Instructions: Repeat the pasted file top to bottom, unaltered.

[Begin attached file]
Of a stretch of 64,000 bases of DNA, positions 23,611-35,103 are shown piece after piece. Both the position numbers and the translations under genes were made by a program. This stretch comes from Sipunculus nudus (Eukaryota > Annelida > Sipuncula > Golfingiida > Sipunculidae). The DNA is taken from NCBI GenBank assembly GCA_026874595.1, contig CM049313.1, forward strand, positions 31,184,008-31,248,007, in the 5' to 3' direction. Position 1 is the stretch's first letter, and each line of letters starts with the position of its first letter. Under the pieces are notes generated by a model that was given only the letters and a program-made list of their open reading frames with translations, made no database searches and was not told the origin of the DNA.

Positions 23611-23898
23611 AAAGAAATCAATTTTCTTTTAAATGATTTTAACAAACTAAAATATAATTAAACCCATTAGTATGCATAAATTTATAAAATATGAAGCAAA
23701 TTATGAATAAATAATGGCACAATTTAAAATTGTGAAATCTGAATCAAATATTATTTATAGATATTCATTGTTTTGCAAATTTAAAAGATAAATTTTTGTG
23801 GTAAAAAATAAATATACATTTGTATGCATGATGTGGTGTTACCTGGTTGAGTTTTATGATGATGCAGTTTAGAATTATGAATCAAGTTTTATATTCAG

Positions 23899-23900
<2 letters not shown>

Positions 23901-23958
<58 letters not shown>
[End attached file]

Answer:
Of a stretch of 64,000 bases of DNA, positions 23,611-35,103 are shown piece after piece. Both the position numbers and the translations under genes were made by a program. This stretch comes from Sipunculus nudus (Eukaryota > Annelida > Sipuncula > Golfingiida > Sipunculidae). The DNA is taken from NCBI GenBank assembly GCA_026874595.1, contig CM049313.1, forward strand, positions 31,184,008-31,248,007, in the 5' to 3' direction. Position 1 is the stretch's first letter, and each line of letters starts with the position of its first letter. Under the pieces are notes generated by a model that was given only the letters and a program-made list of their open reading frames with translations, made no database searches and was not told the origin of the DNA.

Positions 23611-23898
23611 AAAGAAATCAATTTTCTTTTAAATGATTTTAACAAACTAAAATATAATTAAACCCATTAGTATGCATAAATTTATAAAATATGAAGCAAA
23701 TTATGAATAAATAATGGCACAATTTAAAATTGTGAAATCTGAATCAAATATTATTTATAGATATTCATTGTTTTGCAAATTTAAAAGATAAATTTTTGTG
23801 GTAAAAAATAAATATACATTTGTATGCATGATGTGGTGTTACCTGGTTGAGTTTTATGATGATGCAGTTTAGAATTATGAATCAAGTTTTATATTCAG

Positions 23899-23900
<2 letters not shown>

Positions 23901-23958
<58 letters not shown>